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Rating The Three Keys

Good things happen when you control the ground game

NCAA Football: Georgia at Florida
“Hey, did you hear that Florida is closing the gap?”
Kim Klement-USA TODAY Sports

Kirby Smart’s ownership of the Florida series and Dan Mullen continued on Saturday with Georgia owning the game on the ground, among other keys to another win on the banks of the St. Johns River.

“Run with vigor and gusto. If they’re not available, run alone. But run, run, run!!”

The fact is this. Throw all the finesse out the window, and this game boils down to running the ball. The team that wins usually rushes for more yards, and Georgia will need to do that. James Coley has shown that he is not shy about giving D’Andre Swift plenty of touches. Ensuring success in those touches, however, will be the bigger factor. If Georgia’s run-blocking wins the day, Georgia wins the game.

Georgia’s defensive goal of making Florida one-dimensional obviously worked. The Gators backs were swallowed up all day, held to 21 yards, thus putting the ball in Kyle Trask’s hands. He got his yards passing, but Georgia was able to contain Florida and limit explosive plays.

As for Georgia, the Bulldogs held a 119-21 edge on the ground. And though he did not have a backbreaking run, D’Andre Smith did get traction later in the game thanks in part to the good old toss sweep - he ended up with 86 yards on 25 carries.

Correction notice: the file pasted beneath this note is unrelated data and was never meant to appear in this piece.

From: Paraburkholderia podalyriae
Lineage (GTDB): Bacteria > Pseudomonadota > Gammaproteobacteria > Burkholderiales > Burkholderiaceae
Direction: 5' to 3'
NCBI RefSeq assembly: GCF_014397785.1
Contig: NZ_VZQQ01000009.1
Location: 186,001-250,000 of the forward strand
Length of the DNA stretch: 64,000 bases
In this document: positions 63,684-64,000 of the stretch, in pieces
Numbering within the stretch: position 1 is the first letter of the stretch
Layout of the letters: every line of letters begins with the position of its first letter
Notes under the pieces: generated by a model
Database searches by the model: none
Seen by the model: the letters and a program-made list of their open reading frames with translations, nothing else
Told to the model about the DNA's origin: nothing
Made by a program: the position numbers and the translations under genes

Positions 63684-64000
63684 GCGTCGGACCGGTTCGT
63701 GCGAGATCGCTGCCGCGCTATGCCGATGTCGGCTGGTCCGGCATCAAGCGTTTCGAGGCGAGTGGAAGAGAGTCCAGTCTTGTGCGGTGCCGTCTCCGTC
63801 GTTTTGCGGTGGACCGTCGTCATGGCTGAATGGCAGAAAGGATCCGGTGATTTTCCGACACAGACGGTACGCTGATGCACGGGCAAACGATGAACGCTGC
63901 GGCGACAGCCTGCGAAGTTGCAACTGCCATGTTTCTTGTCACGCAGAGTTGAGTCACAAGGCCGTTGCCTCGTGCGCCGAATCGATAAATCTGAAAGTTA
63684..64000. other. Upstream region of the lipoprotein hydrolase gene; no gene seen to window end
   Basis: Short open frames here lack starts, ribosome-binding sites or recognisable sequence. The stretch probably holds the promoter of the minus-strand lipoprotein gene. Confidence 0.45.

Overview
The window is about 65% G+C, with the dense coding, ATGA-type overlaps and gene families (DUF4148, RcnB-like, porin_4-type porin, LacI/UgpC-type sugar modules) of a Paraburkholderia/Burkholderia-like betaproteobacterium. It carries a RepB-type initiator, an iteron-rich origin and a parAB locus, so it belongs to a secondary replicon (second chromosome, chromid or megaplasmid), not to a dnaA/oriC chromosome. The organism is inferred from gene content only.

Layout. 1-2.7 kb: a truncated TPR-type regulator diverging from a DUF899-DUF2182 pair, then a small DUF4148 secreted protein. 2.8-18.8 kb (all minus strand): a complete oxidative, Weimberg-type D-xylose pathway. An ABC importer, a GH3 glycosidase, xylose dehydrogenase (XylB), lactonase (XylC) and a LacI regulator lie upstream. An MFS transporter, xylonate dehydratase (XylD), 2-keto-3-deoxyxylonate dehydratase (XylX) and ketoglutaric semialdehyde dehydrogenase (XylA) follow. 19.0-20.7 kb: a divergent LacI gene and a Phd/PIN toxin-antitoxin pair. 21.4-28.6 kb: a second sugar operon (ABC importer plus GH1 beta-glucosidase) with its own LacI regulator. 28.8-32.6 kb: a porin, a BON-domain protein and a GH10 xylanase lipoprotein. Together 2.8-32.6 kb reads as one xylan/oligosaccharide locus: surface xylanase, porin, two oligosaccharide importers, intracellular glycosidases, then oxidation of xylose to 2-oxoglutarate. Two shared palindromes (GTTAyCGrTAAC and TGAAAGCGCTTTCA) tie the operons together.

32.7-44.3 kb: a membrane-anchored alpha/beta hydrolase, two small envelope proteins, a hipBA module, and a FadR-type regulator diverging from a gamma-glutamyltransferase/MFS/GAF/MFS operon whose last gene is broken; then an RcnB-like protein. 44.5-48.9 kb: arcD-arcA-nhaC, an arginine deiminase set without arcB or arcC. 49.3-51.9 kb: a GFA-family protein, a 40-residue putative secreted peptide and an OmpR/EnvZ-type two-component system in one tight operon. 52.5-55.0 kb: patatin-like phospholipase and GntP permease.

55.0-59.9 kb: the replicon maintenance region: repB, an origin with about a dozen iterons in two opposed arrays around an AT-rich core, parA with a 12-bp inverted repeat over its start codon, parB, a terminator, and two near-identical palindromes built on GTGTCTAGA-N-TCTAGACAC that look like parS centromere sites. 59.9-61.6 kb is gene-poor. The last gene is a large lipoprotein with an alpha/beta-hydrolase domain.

Also, Fromm

You get the feeling, especially after the last two games, that Fromm is hungry to play big on a large stage. It’s not a fair narrative that Fromm’s play in the second half of Georgia’s big-stage losses gets more attention than his overall body of work, but college football is an unfair world. Fromm will need to make passes to loosen up Florida’s defense and also minimize negative plays against a swarming Gators defense, namely its front seven.

Gang, there’s not much else to say, here. Georgia put the ball in Fromm’s hands and he delivered by way of 20-30 for 279 yards. But it was more than that - when the game is on the line, Georgia, instead of risking an incomplete pass to stop the clock asked Fromm to ice the game, and he did on the pass to Eli Wolf.

You’d be remiss if Georgia’s offensive line was not mentioned here. This group kept Florida’s pass rush from being much of a factor all day long, making Fromm’s job easier.

Disrupt Trask

Kyle Trask has shown an ability to make throws under pressure, but Georgia can do a lot to disrupt that by applying heavy pressure and collapsing the pocket. If Georgia does that, it’ll force Florida to run and make the Gators one-dimensional.

With 257 yards, Kyle Trask got his yardage in chunks, but Georgia also did enough to make sure he didn’t hit a big, long pass to flip the game’s momentum - a welcome sight for Georgia fans given early coverage breakdowns against Tennessee and South Carolina.

Especially with Malik Herring and Azeez Ojulari up front, Trask did not have as much time to sit back and pick Georgia apart, forcing quicker throws. That was evident late in the game with Florida leaning on short passes of 3-4 yards - something Georgia was happy to concede given how much time that strategy took off the clock.

Go Dawgs!